The decision to murder Duncan is aided by Macbeth’s own ambition, the prophecies of the Witches, as well as the insistent urging of his wife. Yet, he starts to wonders if the dagger which he sees is a ‘fatal vision’ or a mere hallucination. Macbeth wonders if this dagger is a result of his ‘heat-oppressed’ or fevered brain referring to his growing insanity. Being it a part of the great tragedy, the soliloquy comes with implied stage direction. As he speaks, Macbeth reaches his belt and draws a real dagger he has in his possession. (the one he will use to murder Duncan shortly after this scene). In the lines “…art thou but A dagger of the mind, a false creation, Proceeding from the heat-oppressed brain?” Macbeth recognizes his own insanity, and his lust, for killing Duncan.
Lines 8 to 15
I see thee yet, in form as palpable
As this which now I draw.
Thou marshall’st me the way that I was going;
And such an instrument I was to use.
Mine eyes are made the fools o’ the other senses,
Or else worth all the rest; I see thee still,
And on thy blade and dudgeon gouts of blood,
Which was not so before. There’s no such thing:
The Dagger in these lines seems to point in the direction of the room where Duncan lies asleep. Still, which dagger it is, is not certain. Shakespeare could now be referring to the real dagger that Macbeth has just drawn. Further, we find Macbeth arguing with himself, and the detail of the dagger intensifies. He now sees drops of blood on the blade and ‘dudgeon’. Soon, he realizes that it is not the blood, but a result of his thoughts being so turned towards bloody deeds. As Macbeth tries to distinguish between the reality and the vision that he sees, he is getting closer to killing Duncan.
Lines 16 to 22
It is the bloody business which informs
Thus to mine eyes. Now o’er the one halfworld
Nature seems dead, and wicked dreams abuse
The curtain’d sleep; witchcraft celebrates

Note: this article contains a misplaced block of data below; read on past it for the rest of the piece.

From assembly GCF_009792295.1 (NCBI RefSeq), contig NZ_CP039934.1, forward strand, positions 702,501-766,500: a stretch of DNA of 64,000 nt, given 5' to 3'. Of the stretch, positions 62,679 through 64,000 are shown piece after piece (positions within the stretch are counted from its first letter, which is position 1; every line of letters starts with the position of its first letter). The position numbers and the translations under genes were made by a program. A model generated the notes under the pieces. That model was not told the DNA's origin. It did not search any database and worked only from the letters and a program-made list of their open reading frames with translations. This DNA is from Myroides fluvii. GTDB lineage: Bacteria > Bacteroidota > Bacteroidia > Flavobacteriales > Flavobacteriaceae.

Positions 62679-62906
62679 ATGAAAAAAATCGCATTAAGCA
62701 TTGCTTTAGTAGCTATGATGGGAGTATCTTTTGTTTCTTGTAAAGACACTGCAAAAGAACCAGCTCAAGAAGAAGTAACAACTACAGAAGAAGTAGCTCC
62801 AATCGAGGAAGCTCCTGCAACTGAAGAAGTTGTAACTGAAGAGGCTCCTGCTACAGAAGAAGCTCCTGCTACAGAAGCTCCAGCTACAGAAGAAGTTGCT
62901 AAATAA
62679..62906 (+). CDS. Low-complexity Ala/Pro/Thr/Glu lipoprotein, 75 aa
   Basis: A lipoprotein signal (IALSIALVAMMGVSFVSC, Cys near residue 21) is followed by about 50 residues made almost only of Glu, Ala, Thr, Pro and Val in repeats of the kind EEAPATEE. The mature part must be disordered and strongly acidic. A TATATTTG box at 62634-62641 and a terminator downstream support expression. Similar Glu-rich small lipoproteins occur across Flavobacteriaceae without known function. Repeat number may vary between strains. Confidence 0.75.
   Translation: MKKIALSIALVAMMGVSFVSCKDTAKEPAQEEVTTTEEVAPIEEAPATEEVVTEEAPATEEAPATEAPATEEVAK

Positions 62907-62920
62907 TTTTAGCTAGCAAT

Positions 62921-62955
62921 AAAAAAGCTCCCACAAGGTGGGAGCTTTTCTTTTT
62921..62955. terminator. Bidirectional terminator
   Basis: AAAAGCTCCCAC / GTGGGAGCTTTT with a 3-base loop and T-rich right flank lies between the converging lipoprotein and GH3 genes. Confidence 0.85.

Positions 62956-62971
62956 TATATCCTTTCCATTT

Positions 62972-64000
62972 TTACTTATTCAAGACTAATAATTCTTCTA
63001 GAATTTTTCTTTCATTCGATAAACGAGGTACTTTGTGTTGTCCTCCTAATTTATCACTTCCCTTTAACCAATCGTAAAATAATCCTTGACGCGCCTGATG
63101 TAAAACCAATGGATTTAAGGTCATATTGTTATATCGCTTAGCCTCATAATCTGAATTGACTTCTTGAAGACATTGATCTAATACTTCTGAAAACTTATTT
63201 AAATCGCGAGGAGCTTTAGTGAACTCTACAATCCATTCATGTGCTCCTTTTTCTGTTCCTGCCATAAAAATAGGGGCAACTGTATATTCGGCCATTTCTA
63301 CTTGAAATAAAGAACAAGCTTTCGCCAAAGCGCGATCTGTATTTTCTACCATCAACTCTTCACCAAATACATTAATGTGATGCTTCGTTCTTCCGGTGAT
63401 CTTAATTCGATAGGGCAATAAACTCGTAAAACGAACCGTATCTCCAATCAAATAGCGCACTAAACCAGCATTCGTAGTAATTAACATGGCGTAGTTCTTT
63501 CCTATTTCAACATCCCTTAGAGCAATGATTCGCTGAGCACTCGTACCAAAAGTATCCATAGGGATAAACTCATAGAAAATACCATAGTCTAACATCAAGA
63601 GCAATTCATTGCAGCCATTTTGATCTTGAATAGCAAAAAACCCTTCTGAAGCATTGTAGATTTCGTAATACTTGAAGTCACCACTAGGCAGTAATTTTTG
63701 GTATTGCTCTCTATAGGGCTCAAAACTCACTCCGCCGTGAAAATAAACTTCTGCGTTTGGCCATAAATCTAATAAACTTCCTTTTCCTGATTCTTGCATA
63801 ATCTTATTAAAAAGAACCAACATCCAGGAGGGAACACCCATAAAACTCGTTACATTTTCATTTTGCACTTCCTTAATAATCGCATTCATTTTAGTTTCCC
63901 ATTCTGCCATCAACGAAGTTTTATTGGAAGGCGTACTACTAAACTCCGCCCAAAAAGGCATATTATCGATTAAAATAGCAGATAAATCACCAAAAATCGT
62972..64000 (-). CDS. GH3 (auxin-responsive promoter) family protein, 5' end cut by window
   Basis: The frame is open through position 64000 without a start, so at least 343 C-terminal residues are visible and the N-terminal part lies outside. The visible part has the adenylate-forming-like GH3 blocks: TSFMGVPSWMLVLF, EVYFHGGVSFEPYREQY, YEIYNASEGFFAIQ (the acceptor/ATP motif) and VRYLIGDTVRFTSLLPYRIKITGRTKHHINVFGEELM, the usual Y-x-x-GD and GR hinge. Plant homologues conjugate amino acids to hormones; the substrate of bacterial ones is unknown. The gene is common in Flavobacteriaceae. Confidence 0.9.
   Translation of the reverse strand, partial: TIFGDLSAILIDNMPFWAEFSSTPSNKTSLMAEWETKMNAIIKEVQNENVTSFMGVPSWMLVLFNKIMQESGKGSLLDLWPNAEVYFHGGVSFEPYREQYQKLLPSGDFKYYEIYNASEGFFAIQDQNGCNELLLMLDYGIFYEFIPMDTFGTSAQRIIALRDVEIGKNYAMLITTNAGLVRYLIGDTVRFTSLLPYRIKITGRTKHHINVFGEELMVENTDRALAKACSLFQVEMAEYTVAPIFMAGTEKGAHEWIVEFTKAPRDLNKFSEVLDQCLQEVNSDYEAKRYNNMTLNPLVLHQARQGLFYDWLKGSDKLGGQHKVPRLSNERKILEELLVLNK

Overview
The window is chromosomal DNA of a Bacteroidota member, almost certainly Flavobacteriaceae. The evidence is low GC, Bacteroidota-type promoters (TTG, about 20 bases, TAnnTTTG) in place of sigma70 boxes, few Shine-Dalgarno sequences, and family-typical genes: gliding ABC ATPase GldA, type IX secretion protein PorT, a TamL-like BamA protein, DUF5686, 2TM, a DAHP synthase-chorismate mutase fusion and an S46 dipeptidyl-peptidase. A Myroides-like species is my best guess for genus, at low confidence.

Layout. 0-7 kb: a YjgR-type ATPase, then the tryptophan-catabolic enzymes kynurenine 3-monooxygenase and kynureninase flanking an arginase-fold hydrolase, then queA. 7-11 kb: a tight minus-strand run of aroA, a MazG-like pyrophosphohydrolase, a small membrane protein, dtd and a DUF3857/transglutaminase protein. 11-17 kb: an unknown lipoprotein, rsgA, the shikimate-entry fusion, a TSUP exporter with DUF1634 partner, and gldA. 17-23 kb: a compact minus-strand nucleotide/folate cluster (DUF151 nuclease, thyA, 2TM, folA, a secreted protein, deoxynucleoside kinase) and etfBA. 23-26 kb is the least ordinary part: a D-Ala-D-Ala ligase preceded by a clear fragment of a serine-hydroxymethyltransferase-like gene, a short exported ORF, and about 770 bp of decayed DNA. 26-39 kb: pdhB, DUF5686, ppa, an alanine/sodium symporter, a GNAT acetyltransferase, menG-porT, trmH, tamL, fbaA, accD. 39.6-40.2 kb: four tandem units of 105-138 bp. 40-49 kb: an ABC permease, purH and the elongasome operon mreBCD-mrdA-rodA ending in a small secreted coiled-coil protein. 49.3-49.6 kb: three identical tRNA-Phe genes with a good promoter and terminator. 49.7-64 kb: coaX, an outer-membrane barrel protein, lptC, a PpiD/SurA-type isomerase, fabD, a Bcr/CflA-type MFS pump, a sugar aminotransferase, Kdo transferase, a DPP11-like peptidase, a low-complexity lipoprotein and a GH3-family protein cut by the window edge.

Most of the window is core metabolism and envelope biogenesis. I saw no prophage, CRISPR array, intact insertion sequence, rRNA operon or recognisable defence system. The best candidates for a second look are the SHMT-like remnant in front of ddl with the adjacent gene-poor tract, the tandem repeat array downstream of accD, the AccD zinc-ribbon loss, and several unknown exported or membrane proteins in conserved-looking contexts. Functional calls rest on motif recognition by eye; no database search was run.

Pale Hecate’s offerings, and wither’d murder,
Alarum’d by his sentinel, the wolf,
Whose howl’s his watch, thus with his stealthy pace.
These lines indicate that it is the night time, and ‘the one halfworld’, seems to have come to halt, seem to have come to a halt. During this time, while the ‘nature seems dead’ the wicked dreams abuse the sleep of the people. Macbeth brings in the reference to Hecate, the goddess of witchcraft in classical mythology. The ‘offerings’ or rituals bring back the image of the three Witches, which has driven Macbeth to this situation. He imagines, Murder like a man has been roused awake by his watchdog, the wolf, with his stealthy pace. Also, Macbeth makes another comparison, comparing the death to the action of Tarquin – the man who raped Lucrece in Shakespeare’s narrative poem ‘The Rape of Lucrece’. Murder, here, moves towards his prey, silently and stealthily like a ghost.
Lines 23 to 29
With Tarquin’s ravishing strides, towards his design
Moves like a ghost. Thou sure and firm-set earth,
Hear not my steps, which way they walk, for fear
Thy very stones prate of my whereabout,
And take the present horror from the time,
Which now suits with it. Whiles I threat, he lives:
Words to the heat of deeds too cold breath gives.
In these lines, Macbeth calls upon the earth to render him with such stealthy pace, so that he too can execute his plan. By now it is clear that the dagger appearing to him has made Macbeth’s mind up and he resolves to go through the deed. The phrase ‘take the present horror from the time’, again a reference to his guilt and uncertainty of action. Here, Macbeth thinks that if he moves silently, it will remove the horror from this moment. For him, the sound of his footsteps seems to fill him with fear over what he is going to do. The lines, “Whiles I threat, he lives:/Words to the heat of deeds too cold breath gives.” Depicts how the deed is ‘hot’ but his words are ‘cold’.
Lines 31 and 32
[a bell rings]
I go, and it is done; the bell invites me.
Hear it not, Duncan; for it is a knell
That summons thee to heaven or to hell.
In these concluding lines, Macbeth hears the bell and it reminds him of the time for action. Here, one could see clearly how that unsettling vision of a dagger disappears and he goes about his business. He is more resolved with confidence than his initial inhibitions. The bell seems to be an inviting call for him to execute. At the same time, he feels it as a call inviting Duncan for his death. But the most powerful sense of all is that imaginary sense of something being there when it isn’t.
Shakespeare’s soliloquies, such as Macbeth’s ‘Is This A Dagger Which I See Before Me’, emphasize his character’s thought process preceding his intended act. Tomorrow, and tomorrow, and tomorrow is another soliloquy from Macbeth that explores the aftermath of his killing Duncan. His sonnets too are equally popular. Readers can read the following poems to understand his writing style better.
- “Let me not to the marriage of true minds”
- “My mistress’ eyes are nothing like the sun”
- “When in the chronicle of wasted time”
- “Shall I compare thee to a summer’s day?”
- “To me, fair friend, you never can be old”